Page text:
Divorced Mom Worries: Can I make this a happy holiday for the kids?
I just finished tucking my three children into bed this fine, Christmas Eve. They protested the entire time that they’d be awake “all night” cause they’re so excited. But right now I’m just so happy we shared a lovely evening together. More than happy, I am relieved.
I don’t know if I’m alone in saying this. But throughout the day today I actually worried I wouldn’t be ’enough’ for my kids on this special evening. Memories from my own childhood Christmases replayed: carloads of family and friends at my parents’ house, carolling, thunderous laughter, the doorbell’s steady ringing, us kids gorging on sweets and goodies till our guts ached…
And I compared and judged those happy times against what I, a divorced mom with no family in town, was offering tonight: a buffet dinner out, just the four of us, Christmas carolling on the car ride home, followed by snuggles on the couch watching “Rudolph the Red-Nosed Reindeer”. And I worried: What if my kids’ felt let down or like they were missing out? What if they wished they were at my ex’s house? Cause at least he has a girlfriend and his parents are in town visiting. What if any kind of ‘group experience’ would seem merrier to their young hearts than just being alone with their mom?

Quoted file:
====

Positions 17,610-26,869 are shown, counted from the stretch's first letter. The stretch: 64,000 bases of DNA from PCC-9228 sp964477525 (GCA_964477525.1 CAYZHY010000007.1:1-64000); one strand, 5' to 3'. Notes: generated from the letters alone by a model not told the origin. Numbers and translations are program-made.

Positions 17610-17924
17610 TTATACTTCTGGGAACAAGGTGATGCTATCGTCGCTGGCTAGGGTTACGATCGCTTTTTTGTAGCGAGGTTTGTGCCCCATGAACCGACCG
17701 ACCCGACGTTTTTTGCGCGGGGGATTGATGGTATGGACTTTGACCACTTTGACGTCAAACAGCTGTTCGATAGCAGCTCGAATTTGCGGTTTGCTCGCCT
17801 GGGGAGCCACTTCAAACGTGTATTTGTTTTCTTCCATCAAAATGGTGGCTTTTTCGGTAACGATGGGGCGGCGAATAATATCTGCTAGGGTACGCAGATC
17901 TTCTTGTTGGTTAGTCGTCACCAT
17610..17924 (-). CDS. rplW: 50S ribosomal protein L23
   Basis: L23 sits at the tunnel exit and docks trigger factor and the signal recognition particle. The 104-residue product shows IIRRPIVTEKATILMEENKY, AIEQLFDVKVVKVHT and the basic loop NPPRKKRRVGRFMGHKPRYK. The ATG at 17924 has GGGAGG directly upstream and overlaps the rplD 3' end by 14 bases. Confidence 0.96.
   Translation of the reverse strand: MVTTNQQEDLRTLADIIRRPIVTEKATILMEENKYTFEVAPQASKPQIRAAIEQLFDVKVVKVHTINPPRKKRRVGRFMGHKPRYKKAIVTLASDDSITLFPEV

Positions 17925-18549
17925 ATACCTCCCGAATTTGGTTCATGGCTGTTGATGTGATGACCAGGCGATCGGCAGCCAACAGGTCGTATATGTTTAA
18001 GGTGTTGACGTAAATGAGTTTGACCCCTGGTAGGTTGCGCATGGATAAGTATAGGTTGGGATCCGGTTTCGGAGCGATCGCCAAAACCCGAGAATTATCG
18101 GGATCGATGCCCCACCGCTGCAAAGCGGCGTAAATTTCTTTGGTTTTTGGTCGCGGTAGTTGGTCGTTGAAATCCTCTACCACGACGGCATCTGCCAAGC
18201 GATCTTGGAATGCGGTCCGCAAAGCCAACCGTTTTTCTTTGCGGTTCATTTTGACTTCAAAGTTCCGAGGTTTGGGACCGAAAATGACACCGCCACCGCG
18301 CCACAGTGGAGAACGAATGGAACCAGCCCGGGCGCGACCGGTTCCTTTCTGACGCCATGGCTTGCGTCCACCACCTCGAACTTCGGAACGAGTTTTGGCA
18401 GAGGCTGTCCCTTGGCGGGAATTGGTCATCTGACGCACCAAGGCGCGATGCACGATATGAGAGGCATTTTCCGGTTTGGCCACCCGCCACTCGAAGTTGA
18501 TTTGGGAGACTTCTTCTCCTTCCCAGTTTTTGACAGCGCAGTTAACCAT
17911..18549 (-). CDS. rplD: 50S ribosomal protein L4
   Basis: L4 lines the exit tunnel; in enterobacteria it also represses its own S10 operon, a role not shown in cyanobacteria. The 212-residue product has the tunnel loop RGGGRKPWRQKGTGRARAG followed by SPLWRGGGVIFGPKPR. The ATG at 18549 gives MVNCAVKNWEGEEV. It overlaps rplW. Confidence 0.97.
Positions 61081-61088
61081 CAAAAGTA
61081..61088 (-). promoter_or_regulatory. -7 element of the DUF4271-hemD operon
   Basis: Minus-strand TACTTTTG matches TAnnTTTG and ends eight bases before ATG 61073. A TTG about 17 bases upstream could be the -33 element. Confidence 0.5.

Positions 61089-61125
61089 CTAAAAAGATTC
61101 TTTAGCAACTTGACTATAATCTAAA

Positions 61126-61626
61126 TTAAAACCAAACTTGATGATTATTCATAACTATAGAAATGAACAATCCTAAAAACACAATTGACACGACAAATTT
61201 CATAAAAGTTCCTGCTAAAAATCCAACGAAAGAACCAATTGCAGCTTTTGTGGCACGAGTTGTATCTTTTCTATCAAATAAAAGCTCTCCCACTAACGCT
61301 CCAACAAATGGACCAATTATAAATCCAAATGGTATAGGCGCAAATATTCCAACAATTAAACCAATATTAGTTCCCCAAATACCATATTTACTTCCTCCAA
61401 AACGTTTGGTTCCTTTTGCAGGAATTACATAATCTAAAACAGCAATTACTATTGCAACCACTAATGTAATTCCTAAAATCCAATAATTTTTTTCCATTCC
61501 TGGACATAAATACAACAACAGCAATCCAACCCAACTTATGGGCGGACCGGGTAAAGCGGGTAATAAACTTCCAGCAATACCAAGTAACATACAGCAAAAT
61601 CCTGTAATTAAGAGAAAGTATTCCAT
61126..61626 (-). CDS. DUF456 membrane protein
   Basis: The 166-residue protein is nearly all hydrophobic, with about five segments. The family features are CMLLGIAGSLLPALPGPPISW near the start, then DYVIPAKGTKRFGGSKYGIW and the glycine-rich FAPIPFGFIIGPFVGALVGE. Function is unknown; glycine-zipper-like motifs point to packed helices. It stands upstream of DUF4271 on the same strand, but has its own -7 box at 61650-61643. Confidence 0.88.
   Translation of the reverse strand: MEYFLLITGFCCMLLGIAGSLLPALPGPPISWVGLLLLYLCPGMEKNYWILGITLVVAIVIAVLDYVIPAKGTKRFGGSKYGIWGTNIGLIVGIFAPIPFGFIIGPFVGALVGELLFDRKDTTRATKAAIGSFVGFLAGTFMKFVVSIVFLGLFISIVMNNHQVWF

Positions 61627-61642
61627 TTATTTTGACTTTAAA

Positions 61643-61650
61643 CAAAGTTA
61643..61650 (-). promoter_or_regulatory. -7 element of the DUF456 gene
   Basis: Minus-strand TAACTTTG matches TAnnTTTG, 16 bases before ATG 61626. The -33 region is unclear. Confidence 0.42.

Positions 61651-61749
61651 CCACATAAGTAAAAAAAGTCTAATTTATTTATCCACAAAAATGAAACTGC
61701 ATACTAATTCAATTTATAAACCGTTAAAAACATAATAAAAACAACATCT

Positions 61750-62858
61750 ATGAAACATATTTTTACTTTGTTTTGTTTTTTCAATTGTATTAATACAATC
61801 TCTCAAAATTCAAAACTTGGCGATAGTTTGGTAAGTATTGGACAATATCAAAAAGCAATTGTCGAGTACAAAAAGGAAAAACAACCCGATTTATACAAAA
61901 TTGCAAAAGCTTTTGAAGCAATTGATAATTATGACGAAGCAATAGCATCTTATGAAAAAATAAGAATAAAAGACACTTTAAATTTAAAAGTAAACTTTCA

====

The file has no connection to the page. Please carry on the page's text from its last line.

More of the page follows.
This is the third Christmas Eve I’ve shared with my children since my divorce. And I can honestly say I’ve never had worries like these before. Maybe cause the kids were younger and I didn’t think they’d notice it as much. Maybe cause in years past, we’ve also always met up with friends. Whatever the reasons, bottom line was that I felt inadequate; and I really didn’t like feeling that way…
Turned out in the end that my children and I had a most delightful evening together. Countless times I heard them say how happy they were to be with me, how this was the best night EVER. And I totally forgot about my worries/fears…until now.
So I write this tonight to remind both myself and you, dear reader, not to expect perfection of yourself during the holiday season. And though it’s easy to get bogged down with guilt and sadness when reminiscing of holidays past, we don’t have to recreate what we once had or may have hoped for, to create wonderful memories for our children. Even if all the fancy trimmings are missing, even if it’s minus all the hoopla, the joy and love of our togetherness is the greatest gift of all. That is the essence of the holiday spirit. And it doesn’t lose its splendor just because we’re divorced parents.